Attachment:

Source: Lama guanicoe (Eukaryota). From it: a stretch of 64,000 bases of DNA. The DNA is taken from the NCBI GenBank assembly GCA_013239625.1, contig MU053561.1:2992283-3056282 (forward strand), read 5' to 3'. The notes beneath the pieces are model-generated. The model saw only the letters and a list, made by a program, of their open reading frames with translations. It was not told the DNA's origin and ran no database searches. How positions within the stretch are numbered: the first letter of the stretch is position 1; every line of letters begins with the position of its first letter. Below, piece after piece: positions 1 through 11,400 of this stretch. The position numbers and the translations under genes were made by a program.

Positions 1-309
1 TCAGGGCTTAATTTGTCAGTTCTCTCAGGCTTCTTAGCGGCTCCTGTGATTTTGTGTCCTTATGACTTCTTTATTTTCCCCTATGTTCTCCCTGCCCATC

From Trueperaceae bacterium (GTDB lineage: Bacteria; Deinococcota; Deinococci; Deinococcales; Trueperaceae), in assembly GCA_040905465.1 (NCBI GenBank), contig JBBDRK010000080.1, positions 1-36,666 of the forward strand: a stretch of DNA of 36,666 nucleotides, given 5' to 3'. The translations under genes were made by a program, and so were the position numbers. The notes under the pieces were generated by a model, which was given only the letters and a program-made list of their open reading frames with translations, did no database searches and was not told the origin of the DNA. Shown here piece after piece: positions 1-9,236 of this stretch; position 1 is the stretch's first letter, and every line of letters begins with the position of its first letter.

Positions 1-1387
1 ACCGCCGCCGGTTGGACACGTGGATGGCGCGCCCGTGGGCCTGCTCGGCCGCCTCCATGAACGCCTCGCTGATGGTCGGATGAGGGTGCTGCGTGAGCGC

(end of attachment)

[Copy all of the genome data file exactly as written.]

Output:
Source: Lama guanicoe (Eukaryota). From it: a stretch of 64,000 bases of DNA. The DNA is taken from the NCBI GenBank assembly GCA_013239625.1, contig MU053561.1:2992283-3056282 (forward strand), read 5' to 3'. The notes beneath the pieces are model-generated. The model saw only the letters and a list, made by a program, of their open reading frames with translations. It was not told the DNA's origin and ran no database searches. How positions within the stretch are numbered: the first letter of the stretch is position 1; every line of letters begins with the position of its first letter. Below, piece after piece: positions 1 through 11,400 of this stretch. The position numbers and the translations under genes were made by a program.

Positions 1-309
1 TCAGGGCTTAATTTGTCAGTTCTCTCAGGCTTCTTAGCGGCTCCTGTGATTTTGTGTCCTTATGACTTCTTTATTTTCCCCTATGTTCTCCCTGCCCATC

From Trueperaceae bacterium (GTDB lineage: Bacteria; Deinococcota; Deinococci; Deinococcales; Trueperaceae), in assembly GCA_040905465.1 (NCBI GenBank), contig JBBDRK010000080.1, positions 1-36,666 of the forward strand: a stretch of DNA of 36,666 nucleotides, given 5' to 3'. The translations under genes were made by a program, and so were the position numbers. The notes under the pieces were generated by a model, which was given only the letters and a program-made list of their open reading frames with translations, did no database searches and was not told the origin of the DNA. Shown here piece after piece: positions 1-9,236 of this stretch; position 1 is the stretch's first letter, and every line of letters begins with the position of its first letter.

Positions 1-1387
1 ACCGCCGCCGGTTGGACACGTGGATGGCGCGCCCGTGGGCCTGCTCGGCCGCCTCCATGAACGCCTCGCTGATGGTCGGATGAGGGTGCTGCGTGAGCGC